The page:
Face: This is a simple routine, takes just a few minutes, and should be done at least 3 times a week. Stand straight, drop your chin to your chest, open your mouth wide and as you lift your head up, close your mouth. Repeat 5 times. Next stand straight, open your mouth as wide as you can, purse your lips as you pretend to give a sloppy kiss. Repeat 5 times.

Next drop your head to your chest, rotate your neck in a circle to the right 3 times; rotate to the left 3 times, right again twice, left twice, right once, left once. Now open your eyes as wide as you can and make circles with your eyes, 10 times to the left, ten times to the right. Last, place 4 fingers under your eyes (where bags often live) and while holding firmly, close your eyes. Repeat 20 times.

Neck: Lie on your back, arms by your sides. Lift your head about a foot off the floor (or as high as is comfortable), hold for 10 seconds (you may increase this gradually to 30 seconds as your neck gets stronger. Turn over onto your stomach, arms by your sides, lift your head as high as you can, without lifting your shoulder, hold for 10 seconds, (increase to 30 gradually). Turn to your right side, arms straight, lift your head as high as you can, follow instructions as for above, repeat on left side.

Arms: This is a bugaboo for many of us but not an insurmountable challenge. Nothing works better than weights. Start slowly with 1lb weights; increase to heavier to as many pounds as feels comfortable (I use 5 lb weights). Resistance bands are also great, as are pushups. I can’t manage regular ones but do ½ pushups. Lying flat on your stomach, rise up to a position with knees under buttock, hands at shoulder level and do 5 pushups, gradually working up to 20 or more.

Now that we’ve taken care of the underlying musculature, let’s look at what we put on our face.

There are too many guides, advertisements, friends’ recommendations and all this can become frustrating. Here’s my suggestion. Don’t believe that the most expensive potions is the best. I encourage you to work your way through the cosmetic section of your favorite store or CVS or Walgreens or Target. Talk to a skin care consultant if they have one, if not try out as many products as possible and stick with the ones that work for you. I find L’Oreal, Garnier and Olay are the best products for me. As I live in the tropics, serums work better than creams. Using this method, I have found the right products and had a lot of fun in the process.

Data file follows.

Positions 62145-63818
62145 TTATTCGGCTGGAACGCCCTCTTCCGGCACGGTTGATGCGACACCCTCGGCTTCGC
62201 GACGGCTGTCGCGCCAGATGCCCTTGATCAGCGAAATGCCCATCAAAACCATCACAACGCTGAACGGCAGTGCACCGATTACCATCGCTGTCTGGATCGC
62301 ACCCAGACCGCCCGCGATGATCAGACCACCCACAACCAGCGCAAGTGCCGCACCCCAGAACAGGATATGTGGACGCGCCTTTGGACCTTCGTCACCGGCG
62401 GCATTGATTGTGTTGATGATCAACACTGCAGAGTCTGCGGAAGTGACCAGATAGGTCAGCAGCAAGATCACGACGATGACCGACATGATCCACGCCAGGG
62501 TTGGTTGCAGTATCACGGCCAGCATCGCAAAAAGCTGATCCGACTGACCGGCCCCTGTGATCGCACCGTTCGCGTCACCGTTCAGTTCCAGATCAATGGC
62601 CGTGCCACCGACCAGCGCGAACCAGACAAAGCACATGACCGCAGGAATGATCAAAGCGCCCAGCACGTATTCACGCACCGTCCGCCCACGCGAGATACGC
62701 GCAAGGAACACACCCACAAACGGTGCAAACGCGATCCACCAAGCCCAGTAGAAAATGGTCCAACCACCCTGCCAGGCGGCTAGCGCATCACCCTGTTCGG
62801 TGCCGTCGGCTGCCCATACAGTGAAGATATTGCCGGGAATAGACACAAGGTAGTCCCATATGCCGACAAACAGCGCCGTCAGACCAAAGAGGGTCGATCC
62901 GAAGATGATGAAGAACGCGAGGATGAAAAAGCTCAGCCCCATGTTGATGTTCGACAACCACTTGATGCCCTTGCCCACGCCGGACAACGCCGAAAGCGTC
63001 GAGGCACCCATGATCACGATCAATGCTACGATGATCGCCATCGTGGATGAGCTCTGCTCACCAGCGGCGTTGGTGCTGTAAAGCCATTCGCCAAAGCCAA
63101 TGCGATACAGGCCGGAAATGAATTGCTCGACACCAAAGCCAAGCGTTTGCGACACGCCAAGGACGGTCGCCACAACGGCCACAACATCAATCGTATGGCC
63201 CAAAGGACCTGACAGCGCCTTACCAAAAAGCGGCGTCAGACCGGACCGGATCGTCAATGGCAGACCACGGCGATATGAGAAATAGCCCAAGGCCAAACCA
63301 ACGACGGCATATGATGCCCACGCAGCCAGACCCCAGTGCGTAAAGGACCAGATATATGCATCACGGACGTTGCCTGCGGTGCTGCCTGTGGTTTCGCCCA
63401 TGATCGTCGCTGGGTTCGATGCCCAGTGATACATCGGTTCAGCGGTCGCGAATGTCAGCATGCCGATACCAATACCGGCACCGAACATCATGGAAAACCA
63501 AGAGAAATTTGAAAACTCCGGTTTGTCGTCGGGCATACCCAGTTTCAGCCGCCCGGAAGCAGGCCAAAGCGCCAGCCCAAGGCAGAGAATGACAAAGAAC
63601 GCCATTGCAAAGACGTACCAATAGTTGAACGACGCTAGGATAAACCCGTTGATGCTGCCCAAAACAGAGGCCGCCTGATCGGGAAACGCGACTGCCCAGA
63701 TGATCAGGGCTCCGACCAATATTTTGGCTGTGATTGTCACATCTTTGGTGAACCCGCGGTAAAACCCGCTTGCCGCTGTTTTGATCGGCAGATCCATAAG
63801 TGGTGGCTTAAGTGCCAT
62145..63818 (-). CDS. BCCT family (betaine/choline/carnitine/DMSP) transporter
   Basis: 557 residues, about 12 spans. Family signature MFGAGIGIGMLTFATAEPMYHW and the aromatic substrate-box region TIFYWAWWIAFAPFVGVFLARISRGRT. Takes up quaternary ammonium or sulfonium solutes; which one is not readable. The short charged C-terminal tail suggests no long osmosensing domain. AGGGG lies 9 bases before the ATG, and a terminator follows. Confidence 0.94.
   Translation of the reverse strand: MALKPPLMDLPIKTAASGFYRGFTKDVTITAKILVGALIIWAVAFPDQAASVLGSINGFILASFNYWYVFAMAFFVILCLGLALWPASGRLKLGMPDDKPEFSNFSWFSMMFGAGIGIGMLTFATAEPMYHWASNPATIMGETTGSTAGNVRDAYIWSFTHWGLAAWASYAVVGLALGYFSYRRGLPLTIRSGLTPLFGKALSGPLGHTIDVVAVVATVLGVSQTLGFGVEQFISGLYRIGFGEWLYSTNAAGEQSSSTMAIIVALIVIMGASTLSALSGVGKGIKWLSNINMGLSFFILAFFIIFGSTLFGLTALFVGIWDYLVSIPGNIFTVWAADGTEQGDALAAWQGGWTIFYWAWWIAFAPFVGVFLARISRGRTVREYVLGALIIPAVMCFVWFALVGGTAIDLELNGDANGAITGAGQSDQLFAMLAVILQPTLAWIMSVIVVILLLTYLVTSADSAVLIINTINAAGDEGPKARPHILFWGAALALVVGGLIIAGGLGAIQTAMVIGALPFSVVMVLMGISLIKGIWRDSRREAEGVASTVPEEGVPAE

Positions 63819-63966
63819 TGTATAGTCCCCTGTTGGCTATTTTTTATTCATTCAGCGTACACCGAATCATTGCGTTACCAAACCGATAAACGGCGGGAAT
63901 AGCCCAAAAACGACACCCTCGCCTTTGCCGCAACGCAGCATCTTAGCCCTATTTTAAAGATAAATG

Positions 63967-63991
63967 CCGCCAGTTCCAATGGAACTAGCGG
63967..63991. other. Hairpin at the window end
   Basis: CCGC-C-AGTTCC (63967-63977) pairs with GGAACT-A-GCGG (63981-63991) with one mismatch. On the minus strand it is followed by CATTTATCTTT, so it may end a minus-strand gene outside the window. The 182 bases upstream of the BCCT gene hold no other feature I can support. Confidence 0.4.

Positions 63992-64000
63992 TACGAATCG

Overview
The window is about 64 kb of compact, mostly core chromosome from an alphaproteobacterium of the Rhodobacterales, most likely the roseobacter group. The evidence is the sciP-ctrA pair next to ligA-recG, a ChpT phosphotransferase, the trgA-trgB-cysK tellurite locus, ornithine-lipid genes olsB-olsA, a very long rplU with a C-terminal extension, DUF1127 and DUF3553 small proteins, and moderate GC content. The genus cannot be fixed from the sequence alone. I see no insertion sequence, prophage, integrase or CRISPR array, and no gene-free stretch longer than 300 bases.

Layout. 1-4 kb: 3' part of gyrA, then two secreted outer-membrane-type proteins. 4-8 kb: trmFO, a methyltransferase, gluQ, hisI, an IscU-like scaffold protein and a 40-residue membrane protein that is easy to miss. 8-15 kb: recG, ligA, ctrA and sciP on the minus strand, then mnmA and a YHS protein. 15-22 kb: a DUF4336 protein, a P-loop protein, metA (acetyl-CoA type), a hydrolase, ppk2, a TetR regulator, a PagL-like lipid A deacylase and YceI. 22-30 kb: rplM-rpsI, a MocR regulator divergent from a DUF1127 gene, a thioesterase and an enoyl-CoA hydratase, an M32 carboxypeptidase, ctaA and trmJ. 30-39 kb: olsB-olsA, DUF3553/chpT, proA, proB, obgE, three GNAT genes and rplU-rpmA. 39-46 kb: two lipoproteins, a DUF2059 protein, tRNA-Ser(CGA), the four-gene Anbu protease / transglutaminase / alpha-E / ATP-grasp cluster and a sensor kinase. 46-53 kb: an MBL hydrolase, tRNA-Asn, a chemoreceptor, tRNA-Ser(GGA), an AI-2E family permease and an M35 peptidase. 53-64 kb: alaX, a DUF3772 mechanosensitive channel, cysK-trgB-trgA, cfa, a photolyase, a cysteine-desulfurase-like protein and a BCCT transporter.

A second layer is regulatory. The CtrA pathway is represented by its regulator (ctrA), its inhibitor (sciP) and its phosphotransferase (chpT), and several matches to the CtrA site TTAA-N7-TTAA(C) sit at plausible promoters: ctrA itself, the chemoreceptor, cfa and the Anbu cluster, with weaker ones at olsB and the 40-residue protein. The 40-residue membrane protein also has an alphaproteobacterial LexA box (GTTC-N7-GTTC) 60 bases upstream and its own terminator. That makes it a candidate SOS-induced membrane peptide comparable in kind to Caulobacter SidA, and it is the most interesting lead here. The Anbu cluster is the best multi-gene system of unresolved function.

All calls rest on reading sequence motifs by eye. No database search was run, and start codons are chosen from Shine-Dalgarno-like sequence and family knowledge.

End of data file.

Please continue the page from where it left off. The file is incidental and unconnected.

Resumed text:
One aside before I talk about how to apply products: I never use hot water on my face nor soap, only gentle cream cleansers. I use cold or tepid water always. I never rub my face dry; I instead gently pat it dry.

Lastly, let’s talk about where to apply one’s now favorite potion. As the skin on various parts of eyes, face and neck are different, one should use the appropriate preparation for each area. Under eye serum or cream for eyes, gently massaged in under the eyes, in the outer corner, over lid and inside corner, using circular motions. For face, I apply product in upward circular motions. And here’s one of my secrets. I don’t stop with my face; I apply the same product to the front and back of my neck, chest and cleavage.

Happy aging!

Guest Column -Aging Gracefully: Skin Care Musts and Mistakes

By Honey Good of
Honey Good at home.
Honey Good at home.

Great skin is the foundation to aging gracefully and while most of us want great skin, few of us know what to do to get it.  That’s why I’ve rounded up the top skin care myths and musts; mistakes you’ll want to avoid on the road to looking fabulous for years to come and steps you must take to stay stunning.


Myth: Drinking water hydrates your skin.

Drinking plenty of high quality water is essential for good health. And being healthy certainly plays a role in looking good, but to hydrate the outermost layer of skin, it’s moisturizer, not water, that is a must. This is where a solid four-step skin care routine comes in.

Must:  Cleanse, Exfoliate, Moisturize and Protect.

You don’t need a vanity full of lotions and potions to achieve your best complexion, but you do need to incorporate four essential steps in your skincare routine.

Step one: Cleanse skin, morning and night, with a gentle cleanser that is ideally suited to your skin type. Not sure what your skin type is? There are four common skin types: normal, dry, oily and combination. As we age, it is very common for even those with oily skin to find their new skin type is dry.